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Works of Charles and Mary Lamb. VI-VII. Letters
Charles Lamb to John Fuller Russell, [Summer 1834]

Contents vol. VI
Letters: 1796
Letters: 1797
Letters: 1798
Letters: 1799
Letters: 1800
Letters: 1801
Letters: 1802
Letters: 1803
Letters: 1804
Letters: 1805
Letters: 1806
Letters: 1807
Letters: 1808
Letters: 1809
Letters: 1810
Letters: 1811
Letters: 1812
Letters: 1814
Letters: 1815
Letters: 1816
Letters: 1817
Letters: 1818
Letters: 1819
Letters: 1820
Letters: 1821
Contents vol. VII
Letters: 1821
Letters: 1822
Letters: 1823
Letters: 1824
Letters: 1825
Letters: 1826
Letters: 1827
Letters: 1828
Letters: 1829
Letters: 1830
Letters: 1831
Letters: 1832
Letters: 1833
Letters: 1834
Appendix I
Appendix II
Appendix III
List of Letters
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Produced by CATH
[Summer, 1834.]

SIR,—I hope you will finish “Emily.” The story I cannot at this stage anticipate. Some looseness of diction I have taken liberty to advert to. It wants a little more severity of style. There are too many prettinesses, but parts of the Poem are better than pretty, and I thank you for the perusal.

Your humble Servt.
C. Lamb.

Perhaps you will favour me with a call while you stay.


Line 42. “The old abbaye” (if abbey was so spelt) I do not object to, because it does not seem your own language, but humoursomely adapted to the “how folks called it in those times.”

82. “Flares”! Think of the vulgarism “flare up;” let it be “burns.”

[In her pale countenance is blent
The majesty of high intent
With meekness by devotion lent,
And when she bends in prayer
Before the Virgin’s awful shrine,—
The rapt enthusiast might deem
The seraph of his brightest dream,
Were meekly kneeling there.]
“Was “decidedly, not “were.” The deeming or supposition, is of a reality, not a contingency. The enthusiast does not deem that a thing may be, but that it is.

[When first young Vernon’s flight she knew,
The lady deemed the tale untrue.]
“Deemed”! This word is just repeated above; say “thought” or “held.” “Deem” is half-cousin to “ween “and “wot.”

[By pure intent and soul sincere
Sustained and nerved, I will not fear
Reproach, shame, scorn, the taunting jeer,
And worse than all, a father’s sneer.]
A father’s “sneer”? Would a high-born man in those days sneer at a daughter’s disgrace—would he only sneer?
Reproach, and biting shame, and—worse
Than all—the estranged father’s curse.
I only throw this hint out in a hurry.

177. “Stern and sear”? I see a meaning in it, but no word is good that startles one at first, and then you have to make it out: “drear,” perhaps. Then why “to minstrel’s glance”? “To fancy’s eye,” you would say, not “to fiddler’s eye.”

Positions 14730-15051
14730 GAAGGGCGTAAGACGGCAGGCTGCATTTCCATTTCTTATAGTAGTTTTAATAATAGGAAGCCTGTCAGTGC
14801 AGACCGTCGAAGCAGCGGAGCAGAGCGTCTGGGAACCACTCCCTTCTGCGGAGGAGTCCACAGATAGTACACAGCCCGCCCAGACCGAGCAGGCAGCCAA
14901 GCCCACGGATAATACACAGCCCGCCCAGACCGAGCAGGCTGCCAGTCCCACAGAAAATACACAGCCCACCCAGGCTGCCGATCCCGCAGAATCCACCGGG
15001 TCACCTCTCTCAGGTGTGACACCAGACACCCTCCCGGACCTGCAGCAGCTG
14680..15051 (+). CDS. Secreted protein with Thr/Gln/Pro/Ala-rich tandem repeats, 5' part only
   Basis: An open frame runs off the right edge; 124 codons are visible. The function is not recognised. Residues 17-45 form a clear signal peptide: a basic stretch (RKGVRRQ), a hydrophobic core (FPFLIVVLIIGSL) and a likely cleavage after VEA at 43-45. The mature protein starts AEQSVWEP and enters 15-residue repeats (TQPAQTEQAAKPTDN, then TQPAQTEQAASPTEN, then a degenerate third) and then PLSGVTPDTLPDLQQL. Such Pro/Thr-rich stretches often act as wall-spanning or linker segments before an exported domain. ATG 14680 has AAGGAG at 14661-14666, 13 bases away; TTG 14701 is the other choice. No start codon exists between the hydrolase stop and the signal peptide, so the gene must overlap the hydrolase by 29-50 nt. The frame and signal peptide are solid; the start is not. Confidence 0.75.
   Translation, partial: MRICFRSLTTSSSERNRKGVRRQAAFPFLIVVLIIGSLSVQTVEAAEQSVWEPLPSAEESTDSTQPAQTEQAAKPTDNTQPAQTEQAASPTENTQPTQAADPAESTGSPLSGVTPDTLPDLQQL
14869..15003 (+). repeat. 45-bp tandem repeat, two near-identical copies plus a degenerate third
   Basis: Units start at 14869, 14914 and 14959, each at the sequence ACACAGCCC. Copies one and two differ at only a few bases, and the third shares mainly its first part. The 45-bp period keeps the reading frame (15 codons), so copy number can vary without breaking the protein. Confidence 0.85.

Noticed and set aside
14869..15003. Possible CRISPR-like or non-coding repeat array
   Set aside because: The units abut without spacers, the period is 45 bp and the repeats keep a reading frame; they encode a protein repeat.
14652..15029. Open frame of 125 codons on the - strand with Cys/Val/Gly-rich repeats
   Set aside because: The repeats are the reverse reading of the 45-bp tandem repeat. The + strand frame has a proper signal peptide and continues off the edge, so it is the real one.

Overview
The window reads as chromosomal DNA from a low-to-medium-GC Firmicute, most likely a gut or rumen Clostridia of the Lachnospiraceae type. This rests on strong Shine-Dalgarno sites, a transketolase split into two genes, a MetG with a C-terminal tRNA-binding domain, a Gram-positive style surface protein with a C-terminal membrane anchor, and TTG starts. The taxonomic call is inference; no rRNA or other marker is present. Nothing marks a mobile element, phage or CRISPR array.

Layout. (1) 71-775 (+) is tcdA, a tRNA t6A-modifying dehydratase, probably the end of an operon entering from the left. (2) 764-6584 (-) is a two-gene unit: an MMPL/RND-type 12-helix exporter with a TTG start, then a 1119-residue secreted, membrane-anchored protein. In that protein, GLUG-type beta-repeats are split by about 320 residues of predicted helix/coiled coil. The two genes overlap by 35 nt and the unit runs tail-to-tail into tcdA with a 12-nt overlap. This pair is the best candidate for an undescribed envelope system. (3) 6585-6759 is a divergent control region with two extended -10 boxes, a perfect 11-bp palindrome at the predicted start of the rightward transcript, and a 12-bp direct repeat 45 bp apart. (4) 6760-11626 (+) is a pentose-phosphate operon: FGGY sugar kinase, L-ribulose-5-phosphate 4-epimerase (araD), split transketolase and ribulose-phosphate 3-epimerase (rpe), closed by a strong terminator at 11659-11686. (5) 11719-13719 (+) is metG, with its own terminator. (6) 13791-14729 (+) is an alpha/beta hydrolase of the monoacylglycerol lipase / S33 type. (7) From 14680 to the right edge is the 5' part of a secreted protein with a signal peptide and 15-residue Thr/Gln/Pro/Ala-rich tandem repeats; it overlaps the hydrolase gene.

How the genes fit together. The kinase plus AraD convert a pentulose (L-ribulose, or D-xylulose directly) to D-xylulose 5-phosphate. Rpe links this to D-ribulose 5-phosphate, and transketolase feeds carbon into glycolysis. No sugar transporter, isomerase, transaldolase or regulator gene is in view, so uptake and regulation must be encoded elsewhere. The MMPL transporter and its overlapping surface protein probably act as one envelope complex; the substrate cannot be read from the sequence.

422. A knight thinks, he don’t “trow.”

424. “Mayhap” is vulgarish. Perchance.

464. “Sensation” is a philosophic prose word. Feeling.

[The hill, where ne’er rang woodman’s stroke,
Was clothed with elm and spreading oak,
Through whose black boughs the moon’s mild ray
As hardly strove to win a way,
As pity to a miser’s heart.]
Natural illustrations come more naturally when by them we expound mental operations than when we deduce from natural objects similes of the mind’s workings. The miser’s struggle thus com-
pared is a beautiful image. But the storm and clouds do not inversely so readily suggest the miser.

[Havock and Wrath, his maniac bride,
Wheel o’er the conflict, &c]
These personified gentry I think are not in taste. Besides, Fear has been pallid any time these 2,000 years. It is mixing the style of
Æschylus and the Last Minstrel.

175. Bracy is a good rough vocative. No better suggests itself, unless Grim, Baron Grimm, or Grimoald, which is Saxon, or Grimbald! Tracy would obviate your objection [that the name Bracy occurs in Ivanhoe] but Bracy is stronger.

[The frown of night
Conceals him, and bewrays their sight.]
Betrays. The other has an unlucky association.

[The glinting moon’s half-shrouded ray.]
Why “glinting,” Scotch, when “glancing” is English?

[Then solemnly the monk did say,
(The Abbot of Saint Mary’s gray,)
The leman of a wanton youth
Perhaps may gain her father’s ruth,
But never on his injured breast
May lie, caressing and caressed.
Bethink you of the vow you made
When your light daughter, all distraught,
From yonder slaughter-plain was brought,
That if in some secluded cell
She might till death securely dwell,
The house of God should share her wealth.]
Holy abbots surely never so undisguisedly blurted out their secular aims.

I think there is so much of this kind of poetry, that it would not be very taking, but it is well worthy of pleasing a private circle. One blemish runs thro’, the perpetual accompaniment of natural images. Seasons of the year, times of day, phases of the moon, phenomena of flowers, are quite as much your dramatis personæ as the warriors and the ladies. This last part is as good as what precedes.